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Villa Amalia is the story of Ann, a musician, whose life is turned upside down by a kiss. When she sees Thomas kissing another woman, Ann makes a clean break, leaving him and everything else far behind her. Suddenly unsure of everything that seemed so certain, Ann knows only that she must change her life and become someone else to find herself. With her music and the friendship of Georges, who pops out of her distant past, she sets off on a journey that will take her to an island where the Villa Amalia stands. Written by
The Film Catalogue
A running, piano-playing beautiful Isabelle Huppert
One lonely night, Ann (Isabelle Huppert) follows Thomas to the house of another woman. She sees them passionately kiss on the doorstep before they go in. Ann is left standing outside, half hidden behind a tree in the front garden in a residential suburb of Paris. It all looks so homely and yet it is not hers. She knows she has to leave Thomas. And she realises it is perhaps time to leave everything. Thomas. Her home. Her career as a concert pianist. Her mother. Just leave.
The tortured character of Ann, from Pascal Quignard's novel, is one who wants to run, to disappear rather than fight and rebuild. As we watch her erase the traces of her Parisian life with Thomas, we wonder who this woman is. She is so selfish, cruel and harsh. We wonder what her relationship with Thomas could have looked like. There is clearly not much left of their love, if they ever shared it, which is perhaps what pushed him to the other woman in the first place. Their own house is cold as if there was never any warmth or love there. By the time we meet her old mother in Brittany, we can suspect that she might just be condemned to unhappiness if she does not take some radical action. But is running the solution?
We never really understand why she needs to erase all traces of her existence. Who does she think she needs to go into hiding for? Surely not for Thomas, I think he got the message when he was dumped. But then who? Her mother? She is no state to phone someone, let alone come searching for her. It can only be from one person - herself. By disappearing from the official radar, she expects to feel liberated. Liberated from a life she had grown into, because of herself, her parents and her brother's death. Freed from the feelings she held, the habits she had and the pressure of others.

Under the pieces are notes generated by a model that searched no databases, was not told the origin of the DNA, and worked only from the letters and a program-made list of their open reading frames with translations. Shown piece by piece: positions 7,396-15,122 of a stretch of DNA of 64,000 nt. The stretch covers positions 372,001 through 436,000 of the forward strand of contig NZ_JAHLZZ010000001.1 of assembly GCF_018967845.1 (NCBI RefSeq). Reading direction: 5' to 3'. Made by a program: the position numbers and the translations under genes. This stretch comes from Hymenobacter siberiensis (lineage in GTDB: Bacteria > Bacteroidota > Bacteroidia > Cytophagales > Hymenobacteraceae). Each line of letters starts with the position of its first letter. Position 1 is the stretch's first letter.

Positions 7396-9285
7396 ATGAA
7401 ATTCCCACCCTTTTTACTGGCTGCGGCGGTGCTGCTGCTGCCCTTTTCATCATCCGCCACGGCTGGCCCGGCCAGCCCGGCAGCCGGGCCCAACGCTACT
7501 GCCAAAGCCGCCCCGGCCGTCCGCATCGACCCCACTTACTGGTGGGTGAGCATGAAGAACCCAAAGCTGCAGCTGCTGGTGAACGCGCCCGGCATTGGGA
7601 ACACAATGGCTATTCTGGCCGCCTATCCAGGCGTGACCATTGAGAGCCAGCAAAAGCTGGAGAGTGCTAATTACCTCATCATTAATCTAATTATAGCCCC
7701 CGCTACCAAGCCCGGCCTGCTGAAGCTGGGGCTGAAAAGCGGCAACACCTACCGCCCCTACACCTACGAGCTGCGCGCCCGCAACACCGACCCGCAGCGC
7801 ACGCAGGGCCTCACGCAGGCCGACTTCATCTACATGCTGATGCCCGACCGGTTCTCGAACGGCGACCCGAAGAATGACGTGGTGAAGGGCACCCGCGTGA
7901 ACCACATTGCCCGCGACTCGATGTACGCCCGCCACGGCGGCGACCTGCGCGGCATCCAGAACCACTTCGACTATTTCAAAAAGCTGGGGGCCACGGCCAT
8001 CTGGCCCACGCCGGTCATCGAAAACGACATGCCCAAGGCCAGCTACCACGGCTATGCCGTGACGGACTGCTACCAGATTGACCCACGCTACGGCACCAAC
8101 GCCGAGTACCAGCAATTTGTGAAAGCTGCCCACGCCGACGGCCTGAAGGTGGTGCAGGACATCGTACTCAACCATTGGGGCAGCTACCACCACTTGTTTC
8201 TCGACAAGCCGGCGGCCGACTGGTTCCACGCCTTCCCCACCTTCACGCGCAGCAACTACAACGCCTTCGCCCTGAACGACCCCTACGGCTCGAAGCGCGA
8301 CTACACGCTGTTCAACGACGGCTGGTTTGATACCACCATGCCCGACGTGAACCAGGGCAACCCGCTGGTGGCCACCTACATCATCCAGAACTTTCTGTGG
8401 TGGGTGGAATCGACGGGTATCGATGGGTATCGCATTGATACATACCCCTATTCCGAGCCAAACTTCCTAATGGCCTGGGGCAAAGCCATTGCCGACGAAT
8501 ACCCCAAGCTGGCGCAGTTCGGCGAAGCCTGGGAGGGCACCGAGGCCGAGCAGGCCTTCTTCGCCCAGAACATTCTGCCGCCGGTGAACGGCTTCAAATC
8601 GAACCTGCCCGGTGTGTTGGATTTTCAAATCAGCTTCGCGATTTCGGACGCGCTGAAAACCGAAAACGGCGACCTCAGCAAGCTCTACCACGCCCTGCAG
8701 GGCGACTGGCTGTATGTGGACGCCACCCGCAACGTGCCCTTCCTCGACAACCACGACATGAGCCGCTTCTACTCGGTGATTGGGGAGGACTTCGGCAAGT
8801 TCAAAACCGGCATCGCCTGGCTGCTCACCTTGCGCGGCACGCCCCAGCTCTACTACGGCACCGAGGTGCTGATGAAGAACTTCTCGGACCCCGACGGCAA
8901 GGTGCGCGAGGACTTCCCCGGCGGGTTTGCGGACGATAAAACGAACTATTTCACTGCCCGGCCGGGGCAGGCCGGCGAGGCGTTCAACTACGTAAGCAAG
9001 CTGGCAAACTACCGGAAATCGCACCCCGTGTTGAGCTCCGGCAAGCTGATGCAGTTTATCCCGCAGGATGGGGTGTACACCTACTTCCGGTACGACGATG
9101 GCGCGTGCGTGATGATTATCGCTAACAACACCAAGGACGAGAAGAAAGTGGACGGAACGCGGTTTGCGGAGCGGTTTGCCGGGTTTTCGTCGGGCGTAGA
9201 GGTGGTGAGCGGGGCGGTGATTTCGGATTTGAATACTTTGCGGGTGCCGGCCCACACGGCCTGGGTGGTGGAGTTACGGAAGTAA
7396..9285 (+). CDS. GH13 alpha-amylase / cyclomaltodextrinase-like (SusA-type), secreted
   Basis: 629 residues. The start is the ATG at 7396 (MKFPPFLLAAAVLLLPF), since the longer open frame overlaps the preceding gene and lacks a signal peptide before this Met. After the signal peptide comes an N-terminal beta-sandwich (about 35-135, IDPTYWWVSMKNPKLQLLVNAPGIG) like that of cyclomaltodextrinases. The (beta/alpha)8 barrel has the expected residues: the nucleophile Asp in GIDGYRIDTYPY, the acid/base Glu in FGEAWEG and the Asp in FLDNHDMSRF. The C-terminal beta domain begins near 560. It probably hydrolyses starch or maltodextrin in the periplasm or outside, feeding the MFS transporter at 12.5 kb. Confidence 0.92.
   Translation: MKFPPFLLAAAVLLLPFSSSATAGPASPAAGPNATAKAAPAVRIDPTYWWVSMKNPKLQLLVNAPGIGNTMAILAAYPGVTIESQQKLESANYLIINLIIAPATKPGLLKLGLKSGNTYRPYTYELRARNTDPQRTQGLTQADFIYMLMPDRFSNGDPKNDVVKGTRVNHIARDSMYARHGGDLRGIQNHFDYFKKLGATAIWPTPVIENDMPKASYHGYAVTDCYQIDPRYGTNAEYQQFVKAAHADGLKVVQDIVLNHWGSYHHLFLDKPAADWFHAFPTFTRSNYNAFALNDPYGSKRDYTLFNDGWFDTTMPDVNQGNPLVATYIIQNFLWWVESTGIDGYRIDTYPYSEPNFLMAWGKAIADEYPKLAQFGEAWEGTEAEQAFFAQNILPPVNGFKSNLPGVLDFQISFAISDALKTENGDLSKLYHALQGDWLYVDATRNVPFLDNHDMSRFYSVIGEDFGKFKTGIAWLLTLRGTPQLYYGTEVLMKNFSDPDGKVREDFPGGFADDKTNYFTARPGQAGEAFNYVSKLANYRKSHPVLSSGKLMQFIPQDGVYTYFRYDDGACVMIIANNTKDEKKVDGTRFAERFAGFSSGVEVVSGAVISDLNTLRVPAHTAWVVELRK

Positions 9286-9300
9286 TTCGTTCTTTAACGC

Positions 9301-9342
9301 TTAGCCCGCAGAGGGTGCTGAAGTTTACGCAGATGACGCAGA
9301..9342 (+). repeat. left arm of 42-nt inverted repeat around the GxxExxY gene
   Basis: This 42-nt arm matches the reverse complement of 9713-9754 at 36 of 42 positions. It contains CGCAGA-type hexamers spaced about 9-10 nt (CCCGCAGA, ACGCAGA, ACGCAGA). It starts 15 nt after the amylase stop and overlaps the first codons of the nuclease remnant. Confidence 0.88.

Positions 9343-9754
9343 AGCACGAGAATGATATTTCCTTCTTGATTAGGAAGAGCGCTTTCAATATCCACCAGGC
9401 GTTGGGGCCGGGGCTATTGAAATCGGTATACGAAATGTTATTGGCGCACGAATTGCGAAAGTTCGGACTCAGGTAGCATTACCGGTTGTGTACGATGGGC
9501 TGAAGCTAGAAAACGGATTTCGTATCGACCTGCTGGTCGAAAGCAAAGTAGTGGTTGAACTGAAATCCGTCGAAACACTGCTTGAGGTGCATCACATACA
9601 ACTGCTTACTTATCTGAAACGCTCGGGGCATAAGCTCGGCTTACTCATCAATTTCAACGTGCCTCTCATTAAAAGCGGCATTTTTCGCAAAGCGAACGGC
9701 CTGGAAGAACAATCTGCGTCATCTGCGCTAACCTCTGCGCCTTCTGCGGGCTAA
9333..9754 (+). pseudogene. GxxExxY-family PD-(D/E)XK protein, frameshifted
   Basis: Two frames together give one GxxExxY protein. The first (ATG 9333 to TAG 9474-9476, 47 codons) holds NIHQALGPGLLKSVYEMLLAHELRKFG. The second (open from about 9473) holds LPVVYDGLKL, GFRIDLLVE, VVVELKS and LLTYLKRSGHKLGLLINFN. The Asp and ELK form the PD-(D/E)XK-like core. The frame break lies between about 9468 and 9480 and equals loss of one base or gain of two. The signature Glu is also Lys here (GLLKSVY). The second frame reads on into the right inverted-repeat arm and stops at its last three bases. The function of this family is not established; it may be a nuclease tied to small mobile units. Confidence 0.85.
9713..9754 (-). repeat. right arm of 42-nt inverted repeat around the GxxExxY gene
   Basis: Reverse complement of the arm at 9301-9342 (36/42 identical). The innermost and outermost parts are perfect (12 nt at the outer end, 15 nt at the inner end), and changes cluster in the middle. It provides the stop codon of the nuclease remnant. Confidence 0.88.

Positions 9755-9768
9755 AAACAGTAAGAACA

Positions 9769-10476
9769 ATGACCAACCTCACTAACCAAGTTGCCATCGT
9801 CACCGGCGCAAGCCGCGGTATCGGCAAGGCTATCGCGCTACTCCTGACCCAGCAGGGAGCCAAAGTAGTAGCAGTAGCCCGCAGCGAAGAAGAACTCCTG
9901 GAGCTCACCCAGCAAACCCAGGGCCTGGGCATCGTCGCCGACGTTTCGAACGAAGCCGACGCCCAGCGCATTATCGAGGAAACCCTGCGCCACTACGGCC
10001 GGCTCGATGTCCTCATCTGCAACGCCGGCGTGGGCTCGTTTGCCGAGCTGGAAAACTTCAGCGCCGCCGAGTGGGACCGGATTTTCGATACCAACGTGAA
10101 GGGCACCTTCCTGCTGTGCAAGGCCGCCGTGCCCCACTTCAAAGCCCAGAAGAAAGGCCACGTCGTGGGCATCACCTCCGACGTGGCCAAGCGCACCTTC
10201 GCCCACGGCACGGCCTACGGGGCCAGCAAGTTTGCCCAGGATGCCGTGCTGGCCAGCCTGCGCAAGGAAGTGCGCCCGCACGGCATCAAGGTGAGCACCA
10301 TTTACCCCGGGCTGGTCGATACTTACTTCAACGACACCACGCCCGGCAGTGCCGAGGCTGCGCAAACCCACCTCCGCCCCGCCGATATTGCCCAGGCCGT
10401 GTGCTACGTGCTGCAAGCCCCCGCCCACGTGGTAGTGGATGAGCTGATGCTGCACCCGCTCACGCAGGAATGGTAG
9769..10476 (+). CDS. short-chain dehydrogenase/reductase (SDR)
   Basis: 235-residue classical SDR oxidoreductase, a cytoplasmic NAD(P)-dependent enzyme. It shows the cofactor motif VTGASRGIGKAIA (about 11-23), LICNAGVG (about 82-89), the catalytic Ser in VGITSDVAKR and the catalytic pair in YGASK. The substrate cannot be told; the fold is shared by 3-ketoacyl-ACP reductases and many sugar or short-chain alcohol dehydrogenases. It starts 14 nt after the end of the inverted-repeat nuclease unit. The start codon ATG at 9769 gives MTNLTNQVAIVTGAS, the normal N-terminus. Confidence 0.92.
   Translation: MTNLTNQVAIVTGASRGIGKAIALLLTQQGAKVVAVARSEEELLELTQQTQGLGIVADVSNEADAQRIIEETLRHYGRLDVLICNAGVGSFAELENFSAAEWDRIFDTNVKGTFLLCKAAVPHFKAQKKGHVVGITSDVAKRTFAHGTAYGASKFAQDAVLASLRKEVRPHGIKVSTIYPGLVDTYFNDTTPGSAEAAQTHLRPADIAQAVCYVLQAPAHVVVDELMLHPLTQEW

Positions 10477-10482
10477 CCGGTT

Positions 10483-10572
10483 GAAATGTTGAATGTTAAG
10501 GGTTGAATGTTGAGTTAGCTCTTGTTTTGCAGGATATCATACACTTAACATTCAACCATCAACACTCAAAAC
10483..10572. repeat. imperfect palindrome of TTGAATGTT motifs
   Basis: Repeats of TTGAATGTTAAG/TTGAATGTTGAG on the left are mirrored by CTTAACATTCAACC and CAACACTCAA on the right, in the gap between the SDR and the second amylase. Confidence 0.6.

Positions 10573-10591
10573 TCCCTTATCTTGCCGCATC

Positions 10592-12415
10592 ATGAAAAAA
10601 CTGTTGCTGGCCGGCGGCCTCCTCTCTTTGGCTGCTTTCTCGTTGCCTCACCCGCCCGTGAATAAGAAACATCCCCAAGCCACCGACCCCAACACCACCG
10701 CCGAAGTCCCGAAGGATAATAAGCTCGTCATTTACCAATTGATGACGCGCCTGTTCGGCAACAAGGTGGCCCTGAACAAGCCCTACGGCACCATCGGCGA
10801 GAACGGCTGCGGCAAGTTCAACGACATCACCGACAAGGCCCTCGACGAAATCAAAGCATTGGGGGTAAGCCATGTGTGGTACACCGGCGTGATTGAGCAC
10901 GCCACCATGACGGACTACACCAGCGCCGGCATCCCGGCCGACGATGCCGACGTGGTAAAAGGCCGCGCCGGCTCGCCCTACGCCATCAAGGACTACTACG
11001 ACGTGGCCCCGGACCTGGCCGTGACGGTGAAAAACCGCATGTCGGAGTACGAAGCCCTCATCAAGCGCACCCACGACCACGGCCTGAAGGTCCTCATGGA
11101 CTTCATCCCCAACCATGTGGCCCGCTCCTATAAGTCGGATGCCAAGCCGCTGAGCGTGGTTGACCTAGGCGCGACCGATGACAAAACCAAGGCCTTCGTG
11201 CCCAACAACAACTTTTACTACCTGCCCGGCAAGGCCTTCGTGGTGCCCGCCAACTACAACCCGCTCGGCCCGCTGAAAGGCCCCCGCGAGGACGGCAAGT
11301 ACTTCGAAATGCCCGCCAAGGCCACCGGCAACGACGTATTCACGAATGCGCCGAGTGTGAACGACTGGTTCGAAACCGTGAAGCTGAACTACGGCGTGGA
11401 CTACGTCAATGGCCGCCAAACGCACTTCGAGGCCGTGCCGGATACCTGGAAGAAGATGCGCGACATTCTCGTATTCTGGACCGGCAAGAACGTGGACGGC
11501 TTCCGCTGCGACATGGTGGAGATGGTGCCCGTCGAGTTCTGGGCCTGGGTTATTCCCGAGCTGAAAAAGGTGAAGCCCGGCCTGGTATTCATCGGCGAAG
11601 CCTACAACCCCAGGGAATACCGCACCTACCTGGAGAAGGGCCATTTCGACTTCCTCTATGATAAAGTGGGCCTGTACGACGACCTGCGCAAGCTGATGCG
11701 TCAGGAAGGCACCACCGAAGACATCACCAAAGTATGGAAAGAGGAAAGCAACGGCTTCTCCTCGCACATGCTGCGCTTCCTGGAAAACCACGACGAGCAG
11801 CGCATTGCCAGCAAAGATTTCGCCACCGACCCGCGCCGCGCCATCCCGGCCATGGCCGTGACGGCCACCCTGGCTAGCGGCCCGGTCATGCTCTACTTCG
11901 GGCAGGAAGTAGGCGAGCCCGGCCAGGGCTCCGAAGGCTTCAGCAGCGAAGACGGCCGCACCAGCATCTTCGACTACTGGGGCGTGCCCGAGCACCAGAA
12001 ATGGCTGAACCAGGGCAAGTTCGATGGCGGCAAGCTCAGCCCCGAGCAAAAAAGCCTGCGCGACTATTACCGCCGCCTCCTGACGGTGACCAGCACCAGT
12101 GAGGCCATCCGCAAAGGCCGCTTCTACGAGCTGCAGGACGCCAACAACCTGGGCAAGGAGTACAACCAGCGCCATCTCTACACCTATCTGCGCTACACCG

But when she discards her old skin and finds a breath-taking little corner of the world in which to retreat, traces of her old life remain. Music still calms her temperament, even if her preference goes out to a sharp estranging piano repertoire. And where first she used to swim madly to rinse herself of her life, once fled, she almost rinses herself out of existence to be reborn. She always had the tools she required to save herself, but they had never really served her. Fundamentally, she is a tragic character, throwing doubt even on her efforts.
There is something of a farce in the whole reinvention process as it is portrayed. As she runs, taking trains, buses and boats through changing landscapes and switching clothes, we find ourselves in an escape presented as a thriller. But we know that is not the case, creating a friction between the tense music and imagery and the reality of the story. This is a weakness which does not do the story justice. With an actress as beautiful and as talented as Isabelle Huppert, she could have carried the movie on images alone. Expect to be somewhat depressed by the whole adventure, but also touched by voyage. For, besides the very first scene, seeing Thomas on that suburban doorstep kissing another, all the rest could have just played in her head. As one big daydream, a fantasy of running, of another life. Far away. It is a beautiful movie, for that, and a depressing one, for that. It is one of those movies which is perhaps best watched alone. But you will need a big screen...
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